Sep 25, 2007 at 5:58 pm #1225203
@davidpasseyLocale: New York City
Well, after a couple of years of reading the forums on this site, I attempted my first truly ultralite trip this summer into the Wind Rivers.
The trip was absolutely terrific! Many thanks to you guys for your endless insights and commentary. The forum participants here are thoughtful, considerate and helpful.
My pack came in somewhere between 10 and 11 pounds, including consumables. I scarcely felt it the entire trip. My kit was so simple and easy, a snap to pack and unpack. I experienced all types of weather, so the trip was a true test of ultralight gear in many conditions.
My group was a traditional "heavy pack" group, and I was the butt of many jokes throughout the trip, but I had my victories:
1. At one point, a fellow hiker asked if I had enough warm clothes. I told him what I had brought in my pack, and he then admitted that I was more prepared with my kit that he was, notwithstanding he was carrying literally 5 times the weight! (What could have been in that pack?)
2. As a highpoint of the trip, on the first evening, we got hit by pounding rain, wind and lightning for 3 hours. I was nervous about my down bag and the Spinntwin. But I shouldn't have been; the tarp stayed taut (it was a good pitch, in a meadow, in the lee of a boulder), and I got only a bit of spindrift, which the bivy easily repelled. In fact, I cooked my dinner, while everyone else huddled in their tents waiting for the storm to let up. It was a WONDERFUL way to experience a rain storm in the mountains–so close, so involved, but protected.
(The GG Spinntwin is truly a work of art–a beauty of design and function.)
The trip was a short. All I could schedule was 2 nights and 3 days. I went with friends and hiked a circuit around the Cirque of the Towers in the Wind River Range. The first night we camped at Big Sandy lake, the second day we climbed Jackass Pass and camped at Lonsome Lake in the Cirqe basin and the third day we hiked over Texas Pass and hiked out past Dads lake et al.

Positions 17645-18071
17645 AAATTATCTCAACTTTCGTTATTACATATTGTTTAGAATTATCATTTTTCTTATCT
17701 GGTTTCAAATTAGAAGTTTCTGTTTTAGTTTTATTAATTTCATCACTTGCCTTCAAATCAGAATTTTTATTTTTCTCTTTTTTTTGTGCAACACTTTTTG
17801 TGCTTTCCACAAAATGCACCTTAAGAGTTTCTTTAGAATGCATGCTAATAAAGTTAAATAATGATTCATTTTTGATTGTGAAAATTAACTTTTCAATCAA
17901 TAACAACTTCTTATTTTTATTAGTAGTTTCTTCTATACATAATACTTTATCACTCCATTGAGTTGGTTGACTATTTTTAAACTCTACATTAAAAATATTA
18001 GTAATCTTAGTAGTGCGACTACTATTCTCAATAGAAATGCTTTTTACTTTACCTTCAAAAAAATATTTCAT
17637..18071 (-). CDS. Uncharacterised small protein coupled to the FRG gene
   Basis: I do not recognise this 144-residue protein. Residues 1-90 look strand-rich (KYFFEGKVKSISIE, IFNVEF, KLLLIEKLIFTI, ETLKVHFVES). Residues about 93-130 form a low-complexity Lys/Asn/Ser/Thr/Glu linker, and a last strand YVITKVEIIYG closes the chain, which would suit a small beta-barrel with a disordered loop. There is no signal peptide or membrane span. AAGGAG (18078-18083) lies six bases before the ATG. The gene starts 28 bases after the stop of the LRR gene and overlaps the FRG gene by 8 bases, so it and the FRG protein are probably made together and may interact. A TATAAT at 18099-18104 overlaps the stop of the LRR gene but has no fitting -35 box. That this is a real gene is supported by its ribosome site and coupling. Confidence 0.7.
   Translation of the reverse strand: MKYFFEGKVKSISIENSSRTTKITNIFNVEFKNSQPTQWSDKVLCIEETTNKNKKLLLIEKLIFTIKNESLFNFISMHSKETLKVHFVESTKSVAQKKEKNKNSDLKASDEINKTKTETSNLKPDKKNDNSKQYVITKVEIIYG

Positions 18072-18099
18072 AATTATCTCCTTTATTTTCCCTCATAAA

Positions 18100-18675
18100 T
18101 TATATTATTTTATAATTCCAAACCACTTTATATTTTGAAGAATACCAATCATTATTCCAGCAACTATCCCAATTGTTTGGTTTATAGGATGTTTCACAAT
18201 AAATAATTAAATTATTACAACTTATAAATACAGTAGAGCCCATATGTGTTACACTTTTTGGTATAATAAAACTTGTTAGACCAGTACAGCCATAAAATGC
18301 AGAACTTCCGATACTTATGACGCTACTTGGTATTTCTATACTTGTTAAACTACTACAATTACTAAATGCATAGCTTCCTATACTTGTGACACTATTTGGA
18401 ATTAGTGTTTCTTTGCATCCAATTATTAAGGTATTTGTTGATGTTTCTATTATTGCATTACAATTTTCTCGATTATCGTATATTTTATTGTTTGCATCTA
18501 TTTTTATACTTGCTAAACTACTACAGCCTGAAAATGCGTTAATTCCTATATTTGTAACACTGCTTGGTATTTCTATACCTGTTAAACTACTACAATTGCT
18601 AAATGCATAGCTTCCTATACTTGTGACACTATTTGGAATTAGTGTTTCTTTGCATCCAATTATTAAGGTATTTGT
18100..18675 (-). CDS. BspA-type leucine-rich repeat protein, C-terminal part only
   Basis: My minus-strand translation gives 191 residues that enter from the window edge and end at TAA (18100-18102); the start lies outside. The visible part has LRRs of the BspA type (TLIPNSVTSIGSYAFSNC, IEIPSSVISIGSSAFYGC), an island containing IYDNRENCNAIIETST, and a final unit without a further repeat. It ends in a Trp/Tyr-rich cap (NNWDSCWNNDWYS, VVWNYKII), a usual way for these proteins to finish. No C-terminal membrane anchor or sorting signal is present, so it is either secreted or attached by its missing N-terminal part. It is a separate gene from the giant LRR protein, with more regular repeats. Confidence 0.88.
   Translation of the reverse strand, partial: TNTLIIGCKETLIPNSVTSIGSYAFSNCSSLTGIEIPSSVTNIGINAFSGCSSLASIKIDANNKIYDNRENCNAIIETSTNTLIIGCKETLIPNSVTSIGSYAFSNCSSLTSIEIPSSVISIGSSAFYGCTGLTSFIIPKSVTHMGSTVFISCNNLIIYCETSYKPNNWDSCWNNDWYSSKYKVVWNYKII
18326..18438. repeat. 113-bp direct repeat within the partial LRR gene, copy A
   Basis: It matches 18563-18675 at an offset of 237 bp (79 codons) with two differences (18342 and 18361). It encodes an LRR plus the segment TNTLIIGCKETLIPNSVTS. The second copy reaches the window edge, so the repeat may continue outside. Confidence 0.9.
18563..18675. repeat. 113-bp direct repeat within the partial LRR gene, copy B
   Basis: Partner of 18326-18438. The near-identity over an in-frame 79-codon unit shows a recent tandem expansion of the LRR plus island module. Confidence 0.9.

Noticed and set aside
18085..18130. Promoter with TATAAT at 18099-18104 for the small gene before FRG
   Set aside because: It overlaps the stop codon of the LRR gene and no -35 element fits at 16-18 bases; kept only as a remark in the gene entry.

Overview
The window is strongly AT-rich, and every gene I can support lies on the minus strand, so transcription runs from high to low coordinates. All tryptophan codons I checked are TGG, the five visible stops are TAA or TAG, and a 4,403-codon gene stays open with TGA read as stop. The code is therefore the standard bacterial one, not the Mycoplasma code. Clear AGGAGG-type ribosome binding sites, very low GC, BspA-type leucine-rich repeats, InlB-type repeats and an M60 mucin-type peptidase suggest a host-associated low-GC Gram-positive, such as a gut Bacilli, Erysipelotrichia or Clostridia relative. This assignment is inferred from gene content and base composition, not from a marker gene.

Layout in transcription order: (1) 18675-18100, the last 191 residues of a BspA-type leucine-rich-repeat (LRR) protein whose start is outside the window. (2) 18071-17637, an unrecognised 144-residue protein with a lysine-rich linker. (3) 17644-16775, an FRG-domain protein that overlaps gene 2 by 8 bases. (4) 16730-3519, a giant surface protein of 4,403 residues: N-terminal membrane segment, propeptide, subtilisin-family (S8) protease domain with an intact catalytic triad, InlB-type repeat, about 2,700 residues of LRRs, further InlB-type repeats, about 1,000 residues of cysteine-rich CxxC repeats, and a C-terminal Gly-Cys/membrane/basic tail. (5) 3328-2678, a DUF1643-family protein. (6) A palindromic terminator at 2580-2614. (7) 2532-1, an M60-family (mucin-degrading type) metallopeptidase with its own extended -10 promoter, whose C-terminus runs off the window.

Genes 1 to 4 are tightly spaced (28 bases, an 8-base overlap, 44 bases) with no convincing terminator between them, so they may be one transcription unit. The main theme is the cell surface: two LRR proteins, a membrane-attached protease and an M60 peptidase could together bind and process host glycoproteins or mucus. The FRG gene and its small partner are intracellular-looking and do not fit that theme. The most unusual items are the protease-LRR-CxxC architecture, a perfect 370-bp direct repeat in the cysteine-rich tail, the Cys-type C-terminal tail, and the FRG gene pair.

–GG whisper (with hipbelt)
–GG torso pad/1/8 in leg pad
–BPL Nano bivy
–Homemade golf club treking poles
–Smartwool zip T (worn)
–Railriders pants (worn)
–smartwool socks (worn)
–Homemade MLD style poncho tarp (also serves as a backup shelter)
–fleece hat and mittens
–beer can pot/alcohol stove kit
–two twenty oz gatorade bottles (attached to shoulder strap with bungee)
–repackaged miscellany in ditty
–a couple of stuff sacks for organizationOct 16, 2007 at 4:59 pm #1405732
@ramblerLocale: On the AT in VA
Sounds like a great hike. My sister and brother-in-law live in Maine, but often return to the Wind River Range. They have lamas carry their gear. I am interested in hearing more about your GG SpinnTwin. I am seriously considering it because of its good reviews and lightweight. I am concerned that it does not have a beak, so I am thinking about adding one as others have suggested. What is your opinon? Were you able to pitch it low enough to block wind (when you were not under the lee of a boulder)? My daughter and I are hoping to use one while hiking the JMT next August. (I am used to tarp camping, but have done so mostly in the woods, not exposed to ridge weather.
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